Thursday, August 29, 2013

Diplomatic fantasy hour

Cooling down from a run, I caught myself at the tail end of a little diplomatic fantasy: the Obama administration furnishes strong proof that the Assad regime carried out the chemical weapons attack -- and wins a Russian agreement to cut off the arms flow for long enough to equal the estimated damage of a contemplated U.S. missile strike. Or an Iranian agreement.

I know, I know....

UPDATE, 9/1/13:
  1. IAEA or P5? RT : Head of AEOI Salehi says next round of - P5+1 talks scheduled for 27Sept
  2. Should mesh interestingly w/ possible strike on Syria. Deal? You cut off arms to Syria for 3 months; we won't bomb.

    18m  there are an awful lot of moving parts, some potentially pushing US & Iran to an understanding, incl. on Syria CW

    ...steady stream of messages from Iran suggesting tacitly may accept US assessment re: Syria CW :
Update 9/3: Barbara Slavin reports on signs that the U.S. may be opening the door to Iranian inclusion in Syrian peace talks.

Update 9/9: Today we learn that I didn't let my imagination go far enough:
Asked at a news conference in London if there were steps the Syrian president, Bashar al-Assad, could take to avoid an American-led attack, Mr. Kerry said, “Sure, he could turn over every single bit of his chemical weapons to the international community in the next week — turn it over, all of it, without delay and allow the full and total accounting.” He immediately dismissed the possibility that Mr. Assad would or could comply, saying, “But he isn’t about to do it, and it can’t be done.”

However, in Moscow, Russia’s foreign minister, Sergey V. Lavrov, who was meeting with Syria’s foreign minister, Walid al-Moallem, said in response that Russia would join any effort to put Syria’s stockpile of chemical weapons under international control and ultimately destroy them.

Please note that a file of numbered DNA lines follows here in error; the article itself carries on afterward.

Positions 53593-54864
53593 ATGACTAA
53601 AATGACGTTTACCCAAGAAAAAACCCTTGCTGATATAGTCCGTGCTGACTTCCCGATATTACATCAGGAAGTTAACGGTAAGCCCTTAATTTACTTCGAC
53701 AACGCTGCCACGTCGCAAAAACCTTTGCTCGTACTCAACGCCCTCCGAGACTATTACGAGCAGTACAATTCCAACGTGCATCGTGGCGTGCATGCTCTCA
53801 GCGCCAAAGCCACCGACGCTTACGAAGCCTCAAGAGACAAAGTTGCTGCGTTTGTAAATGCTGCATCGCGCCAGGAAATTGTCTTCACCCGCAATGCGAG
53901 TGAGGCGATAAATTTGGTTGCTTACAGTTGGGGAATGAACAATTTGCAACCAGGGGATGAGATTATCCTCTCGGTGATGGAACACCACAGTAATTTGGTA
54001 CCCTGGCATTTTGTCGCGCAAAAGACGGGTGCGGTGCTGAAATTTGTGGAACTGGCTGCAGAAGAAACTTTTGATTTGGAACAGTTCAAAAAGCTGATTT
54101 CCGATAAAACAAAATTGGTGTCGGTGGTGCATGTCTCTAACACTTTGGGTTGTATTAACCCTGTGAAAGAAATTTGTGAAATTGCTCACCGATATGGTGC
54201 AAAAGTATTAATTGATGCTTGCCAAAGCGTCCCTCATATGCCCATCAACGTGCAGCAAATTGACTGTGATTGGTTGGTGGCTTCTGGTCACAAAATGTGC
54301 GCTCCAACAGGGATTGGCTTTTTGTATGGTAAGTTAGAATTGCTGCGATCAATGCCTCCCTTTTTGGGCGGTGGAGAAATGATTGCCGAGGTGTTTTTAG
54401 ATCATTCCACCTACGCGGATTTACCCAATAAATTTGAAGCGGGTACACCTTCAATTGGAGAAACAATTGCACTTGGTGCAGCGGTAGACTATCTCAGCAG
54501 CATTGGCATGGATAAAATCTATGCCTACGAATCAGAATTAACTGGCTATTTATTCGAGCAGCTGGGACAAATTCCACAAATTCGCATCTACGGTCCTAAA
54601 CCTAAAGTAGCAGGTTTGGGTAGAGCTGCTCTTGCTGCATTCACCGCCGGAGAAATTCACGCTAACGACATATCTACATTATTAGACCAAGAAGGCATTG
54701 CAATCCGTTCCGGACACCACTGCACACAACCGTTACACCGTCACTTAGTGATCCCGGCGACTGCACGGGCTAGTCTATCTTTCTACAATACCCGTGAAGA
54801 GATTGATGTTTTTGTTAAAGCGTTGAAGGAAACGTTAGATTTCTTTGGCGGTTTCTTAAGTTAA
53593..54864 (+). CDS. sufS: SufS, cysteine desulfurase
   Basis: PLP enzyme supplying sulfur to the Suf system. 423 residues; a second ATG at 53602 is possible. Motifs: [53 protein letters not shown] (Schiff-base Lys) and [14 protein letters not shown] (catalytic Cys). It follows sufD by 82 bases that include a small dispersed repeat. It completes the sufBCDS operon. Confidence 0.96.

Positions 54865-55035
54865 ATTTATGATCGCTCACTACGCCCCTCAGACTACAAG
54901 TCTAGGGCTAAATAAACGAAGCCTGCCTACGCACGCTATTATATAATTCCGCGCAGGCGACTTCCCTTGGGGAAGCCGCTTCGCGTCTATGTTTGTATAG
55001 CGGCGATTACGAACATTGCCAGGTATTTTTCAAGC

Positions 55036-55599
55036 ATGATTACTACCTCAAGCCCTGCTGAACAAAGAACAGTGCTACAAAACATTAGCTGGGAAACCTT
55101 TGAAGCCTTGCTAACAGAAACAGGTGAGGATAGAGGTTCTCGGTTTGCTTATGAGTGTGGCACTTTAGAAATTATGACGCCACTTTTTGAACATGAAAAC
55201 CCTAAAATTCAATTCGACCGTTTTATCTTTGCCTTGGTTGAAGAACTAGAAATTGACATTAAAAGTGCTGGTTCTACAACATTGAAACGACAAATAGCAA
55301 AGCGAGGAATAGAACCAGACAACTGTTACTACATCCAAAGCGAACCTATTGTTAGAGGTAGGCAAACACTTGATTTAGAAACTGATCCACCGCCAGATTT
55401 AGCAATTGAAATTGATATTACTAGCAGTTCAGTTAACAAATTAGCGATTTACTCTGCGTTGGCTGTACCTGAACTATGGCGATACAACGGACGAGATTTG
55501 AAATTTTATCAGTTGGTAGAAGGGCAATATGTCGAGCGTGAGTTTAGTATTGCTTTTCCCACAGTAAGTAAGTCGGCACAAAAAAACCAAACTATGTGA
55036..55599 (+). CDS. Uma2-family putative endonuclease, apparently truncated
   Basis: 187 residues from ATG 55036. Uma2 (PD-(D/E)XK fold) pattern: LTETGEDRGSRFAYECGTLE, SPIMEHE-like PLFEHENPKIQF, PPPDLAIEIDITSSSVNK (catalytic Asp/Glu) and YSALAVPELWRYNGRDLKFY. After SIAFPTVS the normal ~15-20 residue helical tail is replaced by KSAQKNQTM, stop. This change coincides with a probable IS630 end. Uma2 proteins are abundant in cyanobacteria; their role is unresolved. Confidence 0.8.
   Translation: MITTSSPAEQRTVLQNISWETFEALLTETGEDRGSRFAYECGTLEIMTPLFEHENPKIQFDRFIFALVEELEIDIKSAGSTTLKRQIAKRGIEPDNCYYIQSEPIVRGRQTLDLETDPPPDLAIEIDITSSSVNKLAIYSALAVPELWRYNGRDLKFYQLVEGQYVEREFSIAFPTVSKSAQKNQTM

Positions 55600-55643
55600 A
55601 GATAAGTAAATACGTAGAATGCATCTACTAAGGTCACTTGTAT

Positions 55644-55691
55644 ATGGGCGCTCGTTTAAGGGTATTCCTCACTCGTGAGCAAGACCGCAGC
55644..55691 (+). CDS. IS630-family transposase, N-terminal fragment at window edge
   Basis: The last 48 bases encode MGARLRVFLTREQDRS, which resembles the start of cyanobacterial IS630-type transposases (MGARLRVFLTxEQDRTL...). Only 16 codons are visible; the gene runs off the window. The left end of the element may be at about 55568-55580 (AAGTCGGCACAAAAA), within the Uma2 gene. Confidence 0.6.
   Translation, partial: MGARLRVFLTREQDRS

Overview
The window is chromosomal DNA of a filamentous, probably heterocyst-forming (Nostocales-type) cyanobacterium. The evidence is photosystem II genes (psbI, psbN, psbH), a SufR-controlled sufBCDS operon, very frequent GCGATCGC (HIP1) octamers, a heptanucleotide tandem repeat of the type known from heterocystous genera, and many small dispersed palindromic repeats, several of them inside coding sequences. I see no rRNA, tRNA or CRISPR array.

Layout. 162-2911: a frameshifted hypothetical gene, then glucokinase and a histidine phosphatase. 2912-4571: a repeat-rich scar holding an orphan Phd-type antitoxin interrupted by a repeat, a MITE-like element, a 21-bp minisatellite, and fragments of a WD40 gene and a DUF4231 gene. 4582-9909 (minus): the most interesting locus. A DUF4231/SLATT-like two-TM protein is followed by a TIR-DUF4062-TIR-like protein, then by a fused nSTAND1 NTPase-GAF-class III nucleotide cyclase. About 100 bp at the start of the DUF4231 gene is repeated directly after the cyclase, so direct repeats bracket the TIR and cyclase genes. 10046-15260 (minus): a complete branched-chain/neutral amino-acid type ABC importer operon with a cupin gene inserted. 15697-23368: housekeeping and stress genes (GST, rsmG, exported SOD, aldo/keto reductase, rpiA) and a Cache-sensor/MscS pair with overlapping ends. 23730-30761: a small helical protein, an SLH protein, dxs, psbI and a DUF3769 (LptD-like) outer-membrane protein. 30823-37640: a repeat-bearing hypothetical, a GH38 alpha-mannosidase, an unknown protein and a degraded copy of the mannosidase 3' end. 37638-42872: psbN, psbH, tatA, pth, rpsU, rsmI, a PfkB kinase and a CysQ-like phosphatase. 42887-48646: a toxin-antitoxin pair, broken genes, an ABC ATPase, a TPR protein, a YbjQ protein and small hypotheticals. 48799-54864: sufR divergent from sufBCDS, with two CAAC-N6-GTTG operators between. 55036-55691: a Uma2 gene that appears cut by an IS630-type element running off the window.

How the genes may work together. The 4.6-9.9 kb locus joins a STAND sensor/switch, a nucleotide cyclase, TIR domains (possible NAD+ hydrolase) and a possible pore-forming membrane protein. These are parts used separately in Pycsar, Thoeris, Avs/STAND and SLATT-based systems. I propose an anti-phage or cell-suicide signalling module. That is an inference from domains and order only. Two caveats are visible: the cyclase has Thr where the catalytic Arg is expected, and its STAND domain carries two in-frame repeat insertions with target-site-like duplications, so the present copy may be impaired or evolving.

Mr. Lavrov appeared at a previously unscheduled briefing only hours after Mr. Kerry made his statement in London, taking Mr. Kerry’s comments as a way to suggest a possible compromise. 

“We don’t know whether Syria will agree with this, but if the establishment of international control over chemical weapons in the country will prevent attacks, then we will immediately begin work with Damascus,” Mr. Lavrov said at the Foreign Ministry. “And we call on the Syrian leadership to not only agree to setting the chemical weapons storage sites under international control, but also to their subsequent destruction.” 

Mr. Moallem said later in a statement that his government welcomed the Russian proposal, Russia’s Interfax News Agency reported, in what appeared to be the first acknowledgment by the Syrian government that it even possessed chemical weapons. The Syrian government has historically neither confirmed nor denied possessing such weapons.
This has that too-good-to-be-true feeling, like the prospect in 2009 that Iran would send its highly enriched nuclear fuel to Russia or Turkey for safekeeping. But for a diplomatic moment I'll indulge sweet hope.

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